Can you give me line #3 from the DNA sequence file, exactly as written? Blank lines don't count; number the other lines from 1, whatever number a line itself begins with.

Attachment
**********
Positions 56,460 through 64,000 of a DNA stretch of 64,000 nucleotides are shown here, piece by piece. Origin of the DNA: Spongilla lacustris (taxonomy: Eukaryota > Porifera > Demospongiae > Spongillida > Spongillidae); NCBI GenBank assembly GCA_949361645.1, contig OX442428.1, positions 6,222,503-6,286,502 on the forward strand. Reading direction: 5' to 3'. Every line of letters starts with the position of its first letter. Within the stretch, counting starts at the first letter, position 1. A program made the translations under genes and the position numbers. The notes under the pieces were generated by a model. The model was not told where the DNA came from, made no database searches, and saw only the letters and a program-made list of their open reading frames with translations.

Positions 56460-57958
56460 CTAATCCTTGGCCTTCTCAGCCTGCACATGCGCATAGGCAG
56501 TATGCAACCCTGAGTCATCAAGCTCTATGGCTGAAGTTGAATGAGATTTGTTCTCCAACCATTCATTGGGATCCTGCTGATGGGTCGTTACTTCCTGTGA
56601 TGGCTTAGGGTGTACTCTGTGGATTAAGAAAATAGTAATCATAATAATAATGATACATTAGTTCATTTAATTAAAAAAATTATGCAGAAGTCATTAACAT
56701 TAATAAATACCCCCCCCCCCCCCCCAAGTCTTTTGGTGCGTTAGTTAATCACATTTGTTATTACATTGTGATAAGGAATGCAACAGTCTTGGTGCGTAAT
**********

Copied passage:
56460 CTAATCCTTGGCCTTCTCAGCCTGCACATGCGCATAGGCAG